How divorce affects children (Representational image: Facebook)
While two individuals choose to live separately, the other party that is affected the most with this decision of a divorce are the children. Children in all their innocence starts believing that they are the reason of the divorce, according to several studies. It can hence result in self-inflicting psychological or in some cases physical harm. So, how are children affected by divorce? There is no clear-cut answer because the psychology of a child differs from the other.
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First, divorce is always stressful not only for the parents but also for children. In a marriage filled with intense anger and conflict, the child does not like coming home to, no child wants to see their parents separate. This stress often leads to a breakaway from the parent-child relationships or for the most harrowing case, having to choose one of the two parent. No child should be given an option to choose between the two parents, they are both crucial for their upbringing. When they are but left with an option to choose, they loss contact with the other parent. As such, divorce only increases conflict and add more economic hardships such as legal, childcare, change of school, location and so on. With divorce, children are also faced with the hardship of experiencing a whole new different social life which never comes easy for them.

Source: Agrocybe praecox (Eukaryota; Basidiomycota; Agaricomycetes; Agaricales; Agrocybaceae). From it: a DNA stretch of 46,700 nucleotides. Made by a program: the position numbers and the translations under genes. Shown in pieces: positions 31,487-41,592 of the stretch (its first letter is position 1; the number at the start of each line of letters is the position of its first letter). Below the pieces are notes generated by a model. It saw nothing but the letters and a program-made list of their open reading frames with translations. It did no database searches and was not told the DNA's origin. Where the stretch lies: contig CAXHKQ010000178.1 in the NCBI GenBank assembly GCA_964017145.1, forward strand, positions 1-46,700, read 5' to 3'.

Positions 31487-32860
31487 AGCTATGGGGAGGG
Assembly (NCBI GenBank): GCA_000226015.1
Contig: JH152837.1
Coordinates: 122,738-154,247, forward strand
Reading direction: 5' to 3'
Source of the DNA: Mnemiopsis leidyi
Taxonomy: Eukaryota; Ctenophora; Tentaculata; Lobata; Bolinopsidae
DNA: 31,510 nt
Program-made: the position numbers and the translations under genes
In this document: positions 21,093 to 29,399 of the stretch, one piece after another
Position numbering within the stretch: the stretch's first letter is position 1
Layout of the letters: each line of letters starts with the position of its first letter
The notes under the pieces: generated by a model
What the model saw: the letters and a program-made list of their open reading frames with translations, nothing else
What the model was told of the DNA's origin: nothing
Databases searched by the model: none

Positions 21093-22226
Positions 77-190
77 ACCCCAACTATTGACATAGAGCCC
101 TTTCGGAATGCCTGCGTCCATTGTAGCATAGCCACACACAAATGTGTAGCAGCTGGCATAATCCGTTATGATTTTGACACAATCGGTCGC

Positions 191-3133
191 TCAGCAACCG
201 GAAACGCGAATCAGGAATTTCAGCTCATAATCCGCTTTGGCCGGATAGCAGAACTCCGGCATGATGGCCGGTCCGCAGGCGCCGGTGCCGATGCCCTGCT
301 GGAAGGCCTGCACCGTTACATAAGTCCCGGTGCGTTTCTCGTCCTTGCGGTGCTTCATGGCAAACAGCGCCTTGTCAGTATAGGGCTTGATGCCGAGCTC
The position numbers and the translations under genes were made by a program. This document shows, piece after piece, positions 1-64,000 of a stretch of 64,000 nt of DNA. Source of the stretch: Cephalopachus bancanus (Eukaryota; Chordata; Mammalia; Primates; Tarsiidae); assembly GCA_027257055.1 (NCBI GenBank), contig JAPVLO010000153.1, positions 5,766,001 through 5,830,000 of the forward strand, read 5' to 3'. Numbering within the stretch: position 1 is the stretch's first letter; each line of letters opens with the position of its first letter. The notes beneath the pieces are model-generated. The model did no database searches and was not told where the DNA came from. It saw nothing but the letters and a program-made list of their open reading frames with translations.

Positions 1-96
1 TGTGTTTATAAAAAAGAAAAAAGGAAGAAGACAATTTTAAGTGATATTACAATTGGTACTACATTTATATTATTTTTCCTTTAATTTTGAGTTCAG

Second, the more frequent factor with divorce for children is the risk of them suffering from psychological and behavioural problems. Children starts to develop problems such as frequent anger, depression, disobedience, and rule violations. They start developing a rebellious behaviour. As such, it hugely affects their lives and academic achievement. They become depressed, anxious, develop habits of substance abuse and their fear of seeing the separation leads them to become overly responsible kids who end up being the care-giver rather than the one being cared for. The saddest of it all, they do not get to enjoy their childhood.
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It is true, most children get over with time. After all, time is the greatest healer. However, as responsible parents, children need to know what is going on, talk to them, reassure them that it is OK to ask questions. Continue to carry on maintaining the usual routine like seeing members of the extended family, and consider their views as you would yours.